The Awakening

by: Kate Chopin

Marriage

1

He thought it was very discouraging that his wife, who was the sole object of his existence, evinced so little interest in things which concerned him and valued so little his conversation.

This scene toward the beginning of the book demonstrates the imbalance in the Pontellier marriage. Léonce returns late at night but expects Edna to wake up and chat with him. Léonce wants everything on his terms, demanding responsiveness to his every need, while still claiming that Edna is what matters most to him. In truth, Edna represents just a small portion of Léonce’s life. In his masculine roles, Léonce has many outside interests, such as work, the club, and travel, while Edna’s world is circumscribed by family. Marriage for Edna, like other women of her era, had limited opportunities.

2

The little glimpse of domestic harmony which had been offered her, gave her no regret, no longing. It was not a condition of life which fitted her, and she could see in it but an appalling and hopeless ennui.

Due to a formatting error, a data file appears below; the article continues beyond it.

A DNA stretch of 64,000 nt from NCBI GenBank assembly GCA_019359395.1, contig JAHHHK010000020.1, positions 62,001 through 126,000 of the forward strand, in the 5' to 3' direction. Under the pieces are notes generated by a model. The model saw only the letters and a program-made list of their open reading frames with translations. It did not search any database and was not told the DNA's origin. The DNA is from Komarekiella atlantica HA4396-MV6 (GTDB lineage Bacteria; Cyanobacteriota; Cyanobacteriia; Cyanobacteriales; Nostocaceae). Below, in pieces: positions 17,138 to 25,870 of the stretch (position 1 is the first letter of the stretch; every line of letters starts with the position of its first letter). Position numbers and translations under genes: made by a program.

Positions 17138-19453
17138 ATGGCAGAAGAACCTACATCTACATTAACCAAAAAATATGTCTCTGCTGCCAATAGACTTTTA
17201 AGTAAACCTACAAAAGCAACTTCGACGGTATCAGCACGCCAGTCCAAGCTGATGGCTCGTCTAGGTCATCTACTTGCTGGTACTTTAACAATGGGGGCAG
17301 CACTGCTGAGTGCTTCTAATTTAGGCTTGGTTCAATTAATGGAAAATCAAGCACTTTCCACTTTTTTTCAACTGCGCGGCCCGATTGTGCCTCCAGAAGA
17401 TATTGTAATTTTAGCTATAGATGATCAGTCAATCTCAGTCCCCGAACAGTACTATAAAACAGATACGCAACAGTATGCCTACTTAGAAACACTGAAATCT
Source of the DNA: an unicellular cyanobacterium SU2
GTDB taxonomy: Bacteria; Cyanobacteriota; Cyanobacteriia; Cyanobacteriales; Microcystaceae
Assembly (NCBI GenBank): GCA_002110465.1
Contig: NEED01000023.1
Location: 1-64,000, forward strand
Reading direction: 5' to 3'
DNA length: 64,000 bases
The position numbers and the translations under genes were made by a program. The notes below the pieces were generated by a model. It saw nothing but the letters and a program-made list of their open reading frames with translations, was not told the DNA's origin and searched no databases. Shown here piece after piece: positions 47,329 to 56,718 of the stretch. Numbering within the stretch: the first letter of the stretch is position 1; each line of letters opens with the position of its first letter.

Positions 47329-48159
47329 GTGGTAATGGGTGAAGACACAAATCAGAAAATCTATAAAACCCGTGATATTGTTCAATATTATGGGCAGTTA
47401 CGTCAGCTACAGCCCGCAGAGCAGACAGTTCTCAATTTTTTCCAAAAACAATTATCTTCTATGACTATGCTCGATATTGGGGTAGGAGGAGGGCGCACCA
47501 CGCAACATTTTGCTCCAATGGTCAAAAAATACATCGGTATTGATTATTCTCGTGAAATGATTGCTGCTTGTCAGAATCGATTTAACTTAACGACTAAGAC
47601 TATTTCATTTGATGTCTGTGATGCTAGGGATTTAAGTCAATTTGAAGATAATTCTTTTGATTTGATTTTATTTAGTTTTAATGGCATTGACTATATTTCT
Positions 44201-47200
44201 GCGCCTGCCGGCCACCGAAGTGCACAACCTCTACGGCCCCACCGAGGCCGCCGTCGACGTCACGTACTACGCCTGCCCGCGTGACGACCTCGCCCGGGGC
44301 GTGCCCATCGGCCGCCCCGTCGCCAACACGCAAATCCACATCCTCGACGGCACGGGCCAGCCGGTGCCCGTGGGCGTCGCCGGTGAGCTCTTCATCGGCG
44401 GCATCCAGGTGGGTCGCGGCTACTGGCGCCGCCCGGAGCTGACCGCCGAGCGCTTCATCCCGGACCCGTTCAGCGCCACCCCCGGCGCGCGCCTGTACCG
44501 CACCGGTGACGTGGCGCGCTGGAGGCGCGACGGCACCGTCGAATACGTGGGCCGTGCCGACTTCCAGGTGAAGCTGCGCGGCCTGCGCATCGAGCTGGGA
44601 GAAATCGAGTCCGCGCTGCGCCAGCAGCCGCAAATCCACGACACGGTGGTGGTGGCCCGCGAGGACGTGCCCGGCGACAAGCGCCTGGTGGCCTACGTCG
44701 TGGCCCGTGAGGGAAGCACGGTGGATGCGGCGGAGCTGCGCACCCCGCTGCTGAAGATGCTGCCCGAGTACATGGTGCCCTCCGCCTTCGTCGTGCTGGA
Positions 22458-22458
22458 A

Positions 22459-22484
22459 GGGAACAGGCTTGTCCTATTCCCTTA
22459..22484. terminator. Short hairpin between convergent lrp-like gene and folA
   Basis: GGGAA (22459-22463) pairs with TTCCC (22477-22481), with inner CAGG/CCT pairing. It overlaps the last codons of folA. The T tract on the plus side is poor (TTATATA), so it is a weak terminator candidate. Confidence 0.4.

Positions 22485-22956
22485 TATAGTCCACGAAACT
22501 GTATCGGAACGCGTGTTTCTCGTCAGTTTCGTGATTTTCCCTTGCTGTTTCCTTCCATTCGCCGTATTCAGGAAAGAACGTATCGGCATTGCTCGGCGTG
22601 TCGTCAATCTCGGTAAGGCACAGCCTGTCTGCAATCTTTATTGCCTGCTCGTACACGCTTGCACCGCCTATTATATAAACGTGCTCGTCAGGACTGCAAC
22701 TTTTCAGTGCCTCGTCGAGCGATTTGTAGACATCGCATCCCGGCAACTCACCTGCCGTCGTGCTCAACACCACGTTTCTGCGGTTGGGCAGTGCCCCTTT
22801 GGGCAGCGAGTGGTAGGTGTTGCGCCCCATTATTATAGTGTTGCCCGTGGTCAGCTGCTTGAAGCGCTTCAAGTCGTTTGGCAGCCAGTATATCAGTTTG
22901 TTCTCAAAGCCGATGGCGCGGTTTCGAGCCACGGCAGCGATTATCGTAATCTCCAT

Edna has been visiting the Ratignolles who enjoy a marriage marked by mutual affection and engagement, drastically different from the Pontelliers’ marriage. For Edna, this domestic situation has no appeal. In fact, after sharing a meal with the Ratignolles, she only feels depressed by the blandness of their lives. This scene signifies the emptiness that haunts Edna. As revealed by the narrator, her marriage to Léonce will never satisfy her, and she turns to Robert as a source of fulfillment. She will come to learn, however, that the actual constraints of Victorian marriage are the cause of the problem, not the specific partner.

3

“It’s a pity Mr. Pontellier doesn’t say home more in the evenings. I think you would be more—well, if you don’t mind my saying it—more united, if he did.”

One evening at a musical soirée at the Ratignolle’s home, Adèle shares her belief that Edna and Léonce would have a closer relationship if they spent more time together. As it is, both Pontelliers pursue their own preferred social outings and share few interests or activities. Clearly Adèle has drawn her own conclusions about the Pontelliers’ indifferent marriage and attempts to impose her formula for a happy marriage on them: shared experiences and conversations.